St Ethelburga's Bishopsgate
|St. Ethelburga's Bishopsgate|
Current photo of St. Ethelburga's Bishopsgate
|Denomination||Church of England|
This structure is a rare survival of the medieval City churches that were mostly destroyed during the Great Fire of London in 1666. It is dedicated to St Ethelburga, a 7th-century abbess of Barking; she was the sister of Saint Erkenwald, a Bishop of London. Its foundation date is unknown, but it was first recorded in 1250 as the church of St Adelburga-the-Virgin. The dedication to "-the-Virgin" was dropped in Puritan times but was later restored.
The church was rebuilt in the 15th century – possibly around 1411 – and a small square bell turret was added in 1775. In order to raise revenue for the church, whose parish covered just three acres (12,000 m²), a wooden porch was built over its exterior in the 16th century to house two shops. It underwent major changes in 1932, when Bishopsgate was controversially widened. The shops were demolished and the porch dismantled, revealing the façade of the church for the first time in centuries.
It suffered modest bomb damage during the London Blitz of the Second World War and was restored in 1953. In 1993, the church was half destroyed when a massive IRA 1993 Bishopsgate bombing bomb exploded nearby, devastating Bishopsgate and causing an estimated £350M worth of damage. An evangelical faction of the Church of England proposed to demolish St Ethelburga's in the aftermath but, following a sustained public outcry, it was rebuilt to its original plan, though much changed internally.
The church's tiny interior comprises a nave and aisle divided by an arcade. Most of the original fittings were destroyed by the 1993 bombing  although they were, for the most part, not particularly historic as they dated from the early 20th century, being the work of Ninian Comper. One of the more notable survivals is the curious 19th century font, which is inscribed with one of the longest known palindromes, written in Greek: NIΨON ANOMHMATA MH MONAN OΨIN, which translates as "Cleanse [your] transgressions, not only [your] face".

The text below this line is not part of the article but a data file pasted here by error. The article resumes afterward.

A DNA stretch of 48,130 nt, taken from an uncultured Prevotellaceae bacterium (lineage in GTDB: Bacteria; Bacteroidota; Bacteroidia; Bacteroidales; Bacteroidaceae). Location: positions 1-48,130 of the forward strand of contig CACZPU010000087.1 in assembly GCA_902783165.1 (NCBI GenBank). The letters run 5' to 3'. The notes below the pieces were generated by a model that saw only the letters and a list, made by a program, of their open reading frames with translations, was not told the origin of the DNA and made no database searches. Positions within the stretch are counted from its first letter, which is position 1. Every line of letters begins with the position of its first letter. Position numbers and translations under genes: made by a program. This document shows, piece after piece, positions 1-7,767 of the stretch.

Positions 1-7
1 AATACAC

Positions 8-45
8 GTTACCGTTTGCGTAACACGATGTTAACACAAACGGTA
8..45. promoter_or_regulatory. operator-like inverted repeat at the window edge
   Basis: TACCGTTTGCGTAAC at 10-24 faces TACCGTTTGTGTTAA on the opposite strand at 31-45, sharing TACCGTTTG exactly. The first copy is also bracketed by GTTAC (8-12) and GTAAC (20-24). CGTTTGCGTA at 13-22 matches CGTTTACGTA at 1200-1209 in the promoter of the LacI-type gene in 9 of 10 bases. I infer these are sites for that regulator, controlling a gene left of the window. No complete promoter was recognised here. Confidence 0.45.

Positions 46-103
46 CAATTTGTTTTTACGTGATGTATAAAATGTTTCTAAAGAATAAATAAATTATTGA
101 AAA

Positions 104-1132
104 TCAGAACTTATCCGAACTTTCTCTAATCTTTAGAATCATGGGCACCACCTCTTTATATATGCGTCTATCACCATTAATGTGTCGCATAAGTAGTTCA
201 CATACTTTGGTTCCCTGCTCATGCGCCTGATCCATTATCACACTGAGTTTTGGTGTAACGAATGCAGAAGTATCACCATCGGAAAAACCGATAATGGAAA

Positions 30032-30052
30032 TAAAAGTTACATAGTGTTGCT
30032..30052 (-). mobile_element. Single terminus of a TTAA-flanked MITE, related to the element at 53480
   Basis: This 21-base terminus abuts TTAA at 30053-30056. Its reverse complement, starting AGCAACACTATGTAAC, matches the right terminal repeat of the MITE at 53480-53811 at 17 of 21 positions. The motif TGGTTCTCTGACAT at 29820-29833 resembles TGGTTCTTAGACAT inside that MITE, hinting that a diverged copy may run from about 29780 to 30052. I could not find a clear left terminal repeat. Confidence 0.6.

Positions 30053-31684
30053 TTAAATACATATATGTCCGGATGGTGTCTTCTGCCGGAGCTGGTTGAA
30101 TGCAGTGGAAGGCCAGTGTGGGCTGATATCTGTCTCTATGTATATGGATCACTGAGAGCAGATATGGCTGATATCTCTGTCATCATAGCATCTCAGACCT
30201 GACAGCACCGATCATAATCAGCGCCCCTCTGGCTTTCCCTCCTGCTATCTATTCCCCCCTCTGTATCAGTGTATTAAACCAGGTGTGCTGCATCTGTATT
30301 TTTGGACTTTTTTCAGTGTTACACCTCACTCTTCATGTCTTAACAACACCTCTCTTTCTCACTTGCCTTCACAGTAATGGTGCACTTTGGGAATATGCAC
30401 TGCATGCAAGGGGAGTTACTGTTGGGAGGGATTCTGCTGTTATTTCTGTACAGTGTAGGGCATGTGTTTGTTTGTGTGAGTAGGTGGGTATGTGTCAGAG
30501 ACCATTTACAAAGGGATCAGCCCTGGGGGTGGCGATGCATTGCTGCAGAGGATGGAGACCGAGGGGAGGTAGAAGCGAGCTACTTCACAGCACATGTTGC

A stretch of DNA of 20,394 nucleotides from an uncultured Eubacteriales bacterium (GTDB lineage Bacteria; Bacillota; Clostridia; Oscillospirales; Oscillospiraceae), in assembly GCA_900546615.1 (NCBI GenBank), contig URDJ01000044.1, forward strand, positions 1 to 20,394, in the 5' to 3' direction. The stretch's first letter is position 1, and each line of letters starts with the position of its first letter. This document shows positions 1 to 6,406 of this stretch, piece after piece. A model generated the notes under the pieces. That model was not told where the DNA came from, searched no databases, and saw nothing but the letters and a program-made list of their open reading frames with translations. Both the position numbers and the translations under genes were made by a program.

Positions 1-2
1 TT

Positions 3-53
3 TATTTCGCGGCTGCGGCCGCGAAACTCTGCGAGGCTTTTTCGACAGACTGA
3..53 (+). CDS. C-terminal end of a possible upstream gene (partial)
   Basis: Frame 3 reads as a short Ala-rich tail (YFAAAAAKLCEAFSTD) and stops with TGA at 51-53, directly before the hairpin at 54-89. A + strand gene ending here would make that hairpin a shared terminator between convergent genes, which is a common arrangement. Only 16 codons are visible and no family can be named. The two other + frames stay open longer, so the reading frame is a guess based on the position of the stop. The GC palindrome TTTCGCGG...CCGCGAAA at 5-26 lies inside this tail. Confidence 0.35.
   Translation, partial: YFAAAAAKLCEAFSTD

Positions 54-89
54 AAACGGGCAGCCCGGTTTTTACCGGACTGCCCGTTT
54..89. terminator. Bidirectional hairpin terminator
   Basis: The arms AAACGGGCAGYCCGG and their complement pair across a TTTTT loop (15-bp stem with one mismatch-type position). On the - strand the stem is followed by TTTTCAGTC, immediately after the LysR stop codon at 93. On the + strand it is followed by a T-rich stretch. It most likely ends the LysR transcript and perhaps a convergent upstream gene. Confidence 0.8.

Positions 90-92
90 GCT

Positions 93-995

Centre for Reconciliation and Peace
The church now houses the St Ethelburga's Centre for Reconciliation and Peace. The Centre organises a programme of more than 100 public events a year exploring the relationship between faith and conflict, as well as inter-faith dialogue and training; over 2008-09 20,000 people attended its programmes. It is also used for private meetings to reconcile people in conflict. The Centre is associated with the Children of Abraham Institute founded by Jewish theologian Peter Ochs.
Notable people associated with the church
- Blessed John Larke, Rector (1504-1544) who was martyred for denying the royal supremacy in matters spiritual,
- Henry Hudson, explorer, took communion with his crew before setting out in search of the Northwest Passage, 1607
- John Medows Rodwell, Rector (1843–1900) who made the first reliable rendering of the Qur'an into English (1861)
- Dr W F Geikie-Cobb, Rector (1900-1941) who achieved notoriety by marrying many divorced persons in the church.
- Sandler, Corey (2007), Henry Hudson Dreams and Obsession, Citadel Press, ISBN 978-0=8065-2739-0
- "The Old Churches of London" Cobb,G: London, Batsford, 1942
- "The Visitors Guide to the City of London Churches" Tucker,T: London, Friends of the City Churches, 2006 ISBN 0-9553945-0-3
- "The London Encyclopaedia" Hibbert,C;Weinreb,D;Keay,J: London, Pan Macmillan, 1983 (rev 1993,2008) ISBN 978-1-4050-4924-5
- "London:the City Churches” Pevsner,N/Bradley,S New Haven, Yale, 1998 ISBN 0-300-09655-0
- Details from listed building database (199317) . Images of England. English Heritage. accessed 23 January 2009
- "Children of Abraham Institute". Berkeley Center for Religion, Peace & World Affairs. 9 August 2010. Retrieved 18 May 2011.